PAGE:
The term “interim analysis” can, in its broadest sense, be used in relation to any evaluation of data undertaken during an ongoing trial. Whether examination of the data presents ethical and analytical challenges depends on the purpose of the analysis.
Some routine monitoring of trial progress, usually blinded to treatment allocation, is often undertaken as part of a phase III trial. This monitoring can range from simple checking of protocol compliance and the accurate completion of record forms to monitoring adverse events in trials of serious conditions so that prompt action can be taken. Such monitoring may be undertaken in conjunction with a data and safety monitoring board (DSMB), established to review the information collected. As no direct comparison of the treatments in terms of their benefit is undertaken at such interim analyses, special methodology is not required.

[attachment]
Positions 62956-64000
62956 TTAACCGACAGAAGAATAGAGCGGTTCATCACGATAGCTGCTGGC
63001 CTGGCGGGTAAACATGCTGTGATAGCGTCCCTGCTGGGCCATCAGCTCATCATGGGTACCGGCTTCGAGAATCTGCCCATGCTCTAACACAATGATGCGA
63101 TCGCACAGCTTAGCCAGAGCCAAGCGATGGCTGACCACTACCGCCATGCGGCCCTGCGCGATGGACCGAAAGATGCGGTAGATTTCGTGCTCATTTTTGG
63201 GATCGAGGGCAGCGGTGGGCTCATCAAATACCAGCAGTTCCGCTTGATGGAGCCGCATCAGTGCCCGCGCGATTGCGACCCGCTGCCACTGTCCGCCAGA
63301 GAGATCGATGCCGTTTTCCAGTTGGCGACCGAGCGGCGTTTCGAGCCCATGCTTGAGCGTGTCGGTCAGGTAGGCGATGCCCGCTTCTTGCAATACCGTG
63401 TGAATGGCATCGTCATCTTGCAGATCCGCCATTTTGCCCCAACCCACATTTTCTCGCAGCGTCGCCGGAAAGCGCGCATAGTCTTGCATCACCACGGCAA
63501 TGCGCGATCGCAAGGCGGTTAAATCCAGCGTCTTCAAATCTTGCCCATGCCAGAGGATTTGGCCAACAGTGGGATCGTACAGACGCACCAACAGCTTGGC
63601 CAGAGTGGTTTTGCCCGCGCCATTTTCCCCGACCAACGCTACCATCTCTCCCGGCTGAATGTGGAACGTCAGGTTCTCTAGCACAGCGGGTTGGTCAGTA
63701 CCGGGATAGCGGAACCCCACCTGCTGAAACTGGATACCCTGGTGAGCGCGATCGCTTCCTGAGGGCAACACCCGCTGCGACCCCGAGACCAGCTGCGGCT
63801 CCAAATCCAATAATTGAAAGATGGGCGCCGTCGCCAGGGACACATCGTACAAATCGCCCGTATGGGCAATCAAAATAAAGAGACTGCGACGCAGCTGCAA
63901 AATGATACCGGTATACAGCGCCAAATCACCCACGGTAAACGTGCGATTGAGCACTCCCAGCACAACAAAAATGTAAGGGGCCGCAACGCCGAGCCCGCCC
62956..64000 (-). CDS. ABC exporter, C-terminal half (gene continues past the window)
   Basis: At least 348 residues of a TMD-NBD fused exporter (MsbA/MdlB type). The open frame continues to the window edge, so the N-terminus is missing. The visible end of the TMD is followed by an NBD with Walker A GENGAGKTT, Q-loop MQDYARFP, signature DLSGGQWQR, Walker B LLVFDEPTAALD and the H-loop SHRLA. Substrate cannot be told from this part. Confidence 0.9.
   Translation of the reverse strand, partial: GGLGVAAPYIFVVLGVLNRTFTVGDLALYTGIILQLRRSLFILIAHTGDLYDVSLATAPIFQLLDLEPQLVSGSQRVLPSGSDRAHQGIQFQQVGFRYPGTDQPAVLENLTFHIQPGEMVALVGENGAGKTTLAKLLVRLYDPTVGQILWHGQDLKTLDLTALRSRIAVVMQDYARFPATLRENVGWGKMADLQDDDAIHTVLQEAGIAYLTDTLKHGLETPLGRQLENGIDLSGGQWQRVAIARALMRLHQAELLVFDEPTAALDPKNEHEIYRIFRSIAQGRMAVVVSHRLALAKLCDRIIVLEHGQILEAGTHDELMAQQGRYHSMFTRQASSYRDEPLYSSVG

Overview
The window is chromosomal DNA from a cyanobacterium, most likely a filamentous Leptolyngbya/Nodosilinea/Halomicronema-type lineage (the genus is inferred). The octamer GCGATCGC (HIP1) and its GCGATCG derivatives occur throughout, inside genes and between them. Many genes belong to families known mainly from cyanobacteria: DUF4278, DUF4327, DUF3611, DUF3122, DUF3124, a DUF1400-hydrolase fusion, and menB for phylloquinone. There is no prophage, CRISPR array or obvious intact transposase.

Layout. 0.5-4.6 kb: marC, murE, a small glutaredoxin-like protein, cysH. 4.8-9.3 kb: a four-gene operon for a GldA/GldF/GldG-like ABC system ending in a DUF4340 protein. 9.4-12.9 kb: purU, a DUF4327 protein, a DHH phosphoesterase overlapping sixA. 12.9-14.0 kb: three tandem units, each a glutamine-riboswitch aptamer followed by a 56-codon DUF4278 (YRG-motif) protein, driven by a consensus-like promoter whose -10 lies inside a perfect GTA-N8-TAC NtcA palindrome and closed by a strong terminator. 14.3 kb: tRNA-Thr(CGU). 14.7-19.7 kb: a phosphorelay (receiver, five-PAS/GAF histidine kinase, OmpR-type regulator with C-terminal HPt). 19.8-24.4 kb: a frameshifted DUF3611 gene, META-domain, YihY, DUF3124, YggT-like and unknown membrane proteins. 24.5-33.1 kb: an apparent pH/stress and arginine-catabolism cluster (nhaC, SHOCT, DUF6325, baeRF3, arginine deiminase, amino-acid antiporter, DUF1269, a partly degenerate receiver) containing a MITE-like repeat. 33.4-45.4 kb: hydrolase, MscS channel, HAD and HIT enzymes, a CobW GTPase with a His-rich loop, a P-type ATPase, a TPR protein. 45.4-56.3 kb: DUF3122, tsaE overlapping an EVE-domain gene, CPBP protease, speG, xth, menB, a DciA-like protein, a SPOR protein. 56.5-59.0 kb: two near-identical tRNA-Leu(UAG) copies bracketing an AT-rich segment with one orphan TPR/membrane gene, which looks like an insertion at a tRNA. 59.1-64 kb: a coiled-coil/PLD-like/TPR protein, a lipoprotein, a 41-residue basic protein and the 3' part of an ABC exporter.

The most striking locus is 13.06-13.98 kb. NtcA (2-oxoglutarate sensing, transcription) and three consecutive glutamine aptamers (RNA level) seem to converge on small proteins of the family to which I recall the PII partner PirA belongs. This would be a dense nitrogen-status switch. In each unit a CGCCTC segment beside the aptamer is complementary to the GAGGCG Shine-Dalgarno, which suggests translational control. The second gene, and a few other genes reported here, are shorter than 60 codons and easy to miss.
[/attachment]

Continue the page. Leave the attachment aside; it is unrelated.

A second purpose of interim analyses is to undertake a sample size review, when the purpose of the interim analysis is to estimate one or more nuisance parameters (for example, σ2 in the case of normally distributed data), and this information is used to determine the sample size required for the remainder of the trial. Sample size re-estimation based on the estimation of nuisance parameters, particularly on the variance of normally distributed observations, was proposed by Gould and Shih . A review of the methodology is given by Gould . A sample ...